Here are the kettlebell exercises and images.
If you missed the kettleball training article you can see an example of how these exercises can make up a routine.
Do kettlebell exercises offer any performance advantages over regular freeweights and dumbbells? Not necessarily. An athlete must be very selective over the training they choose to integrate into their program. They have a limited amount of time and energy and each element of conditioning must take the whole into account. Unless you are a Girevik (Girevoy Sport is made up exclusively of kettlebell exercises), think seriously before replacing proven training methods for kettlebell routines.
It goes without saying that should perform a throrough warm up before any exercise session. And with these kettlebell exercises it's doubly important. Do 5-10 minutes of light aerobic activity followed by stretching exercises to all the major muscle groups.
1. Keep torso straight but bent forward at the hips slightly.
2. Explosively raise the kettleballs by extending the hips, knee and ankle in a "jumping action".
3. Keep your elbows out and shoulders directly above the kettleballs as long as possible. Keep the kettleballs close to the body.
4. Once you have extended the lower leg shrug your shoulders and at maximum elevation of the shoulders start pulling with the arms. Keep the elbows high during the pull until the highest point.
5. Rotate elbows around and underneath the kettleballs. Rack your hands across the front of the shoulders. Slightly flex the hips and knees to absorb the weight.
6. This should be a fluid motion where all the steps flow together.
Single Arm Kettlebell Row
1. Stand with feet hip width and knees slightly bent. Bend at hips with back straight and knees bent.
2.Take one hand and place on stationary object that is approximately waist height to support upper body.
3. Hold kettleball in other hand with a neutral grip and let arm hang straight down (perpendicular to floor).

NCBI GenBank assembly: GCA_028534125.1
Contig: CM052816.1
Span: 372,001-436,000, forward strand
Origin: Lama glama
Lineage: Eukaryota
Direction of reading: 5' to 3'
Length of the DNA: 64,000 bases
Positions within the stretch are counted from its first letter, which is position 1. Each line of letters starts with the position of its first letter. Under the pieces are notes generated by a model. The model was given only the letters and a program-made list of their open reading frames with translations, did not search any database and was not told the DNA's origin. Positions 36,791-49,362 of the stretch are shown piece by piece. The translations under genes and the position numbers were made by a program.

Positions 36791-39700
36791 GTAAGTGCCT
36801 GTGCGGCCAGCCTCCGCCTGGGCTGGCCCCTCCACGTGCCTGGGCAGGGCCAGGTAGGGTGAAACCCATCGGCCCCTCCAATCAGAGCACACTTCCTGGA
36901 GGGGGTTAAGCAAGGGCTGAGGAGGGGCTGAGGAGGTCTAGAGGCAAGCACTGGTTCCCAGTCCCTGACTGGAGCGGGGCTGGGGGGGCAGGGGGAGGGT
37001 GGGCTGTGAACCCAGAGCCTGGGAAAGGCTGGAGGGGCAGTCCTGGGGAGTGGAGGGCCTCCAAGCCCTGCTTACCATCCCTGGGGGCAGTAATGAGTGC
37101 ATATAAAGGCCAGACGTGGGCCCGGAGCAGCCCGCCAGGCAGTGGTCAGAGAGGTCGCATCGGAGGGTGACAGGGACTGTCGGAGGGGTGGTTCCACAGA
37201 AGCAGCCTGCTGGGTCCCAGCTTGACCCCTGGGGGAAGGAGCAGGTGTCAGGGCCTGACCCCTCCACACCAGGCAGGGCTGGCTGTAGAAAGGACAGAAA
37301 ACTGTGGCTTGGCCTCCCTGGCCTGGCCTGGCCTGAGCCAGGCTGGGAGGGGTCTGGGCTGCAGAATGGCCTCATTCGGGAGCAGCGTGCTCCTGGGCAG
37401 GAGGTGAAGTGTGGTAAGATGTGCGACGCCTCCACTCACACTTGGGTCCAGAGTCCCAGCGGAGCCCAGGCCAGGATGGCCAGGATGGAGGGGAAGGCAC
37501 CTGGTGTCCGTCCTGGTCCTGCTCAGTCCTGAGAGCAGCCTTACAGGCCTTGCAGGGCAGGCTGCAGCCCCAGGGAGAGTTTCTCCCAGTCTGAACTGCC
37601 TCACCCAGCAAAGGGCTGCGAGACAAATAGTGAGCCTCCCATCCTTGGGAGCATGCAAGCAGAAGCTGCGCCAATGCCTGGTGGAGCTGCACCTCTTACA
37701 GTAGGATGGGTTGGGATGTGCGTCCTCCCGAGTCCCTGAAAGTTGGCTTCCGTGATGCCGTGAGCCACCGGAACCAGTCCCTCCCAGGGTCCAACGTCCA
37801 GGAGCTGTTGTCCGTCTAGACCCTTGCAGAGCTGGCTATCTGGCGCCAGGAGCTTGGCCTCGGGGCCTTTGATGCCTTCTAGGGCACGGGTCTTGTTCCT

4. Keeping elbows close to body, pull kettleball up to body and squeeze shoulder blades together at top of movement.
5. Return to start position. Remember to keep back and head straight - hyperextension, flexion, or trunk rotation may cause injury.
Alternating Floor Press
1. Lie on your back holding a kettleball in each hand.
2. Alternating with your arms push up one kettleball at a time.
3. Slightly rotate your trunk when pressing the kettleball up. Repeat with the other arm.
Kettlebell Front Squat
1. Grasp kettleballs and hold them at chest level in front of you.
2. Stand with feet slightly wider than hip width apart. Knees should be slightly bent.
3. Lower body by flexing at the hips and knees. Upper body can flex forward at the hips slightly (~5 deg) during movement. Be sure to "sit back" so that knees stay over the feet.
4. Once thighs are parallel to floor, return to start position.
Single Arm Kettlebell Jerk
1. Stand with feet shoulder width apart and knees slightly bent. Position kettleball to ear level with an overhand grip (palms facing forward).
2. Go into a quick 1/4 squat. Immediately extend legs and stand up and at the same time press hands up above head keeping wrists over the elbow and arm moving parallel to body at all times.
3. Return to start position. This is an explosive exercise and the legs are used to be able to lift more weight overhead
1. Hold one kettleball between your legs and your body is in a bentover stance with your back flat.
2. Swing the kettleball backwards and then forcefully swing the kettleball forward to a chest level. Keep your arm straight and forcefully extend your hips, knees, and ankles.
1. Place one arm overhead full extended with a kettleball. Bend forward at the hips keeping back flat to grab the other kettleball with the free hand.
2. While holding one kettleball overhead continue to raise and lower the other kettleball.
3. Continue for the desired repetitions and repeat with the other arm.
There are literally dozens of kettlebell exercises you can perform. Just as with other free weights, the combinations and variations are endless. However, athletes should remember the principle of specificity. Pick kettlebell exercises that most closely match the movement patterns of your sport.
Kettlebell exercises may not be as effective as more traditional free weights for developing maximal strength - an important phase in the athlete's overall program. The movement patterns and loads they incorporate makes them better suited to converting maximal strength into explosive power and / or strength endurance. See the Strength Training Programs for Sport article for more details on how a resistance training plan should be structured.
My Recommended Kettlebell Routine For Fat Loss
Here's a great program for anyone interested in training with kettlebells...
It was co-created by Craig Ballantyne (of Turbulence Training fame) and is suitable for both men and women who want to burn fat and re-shape their body.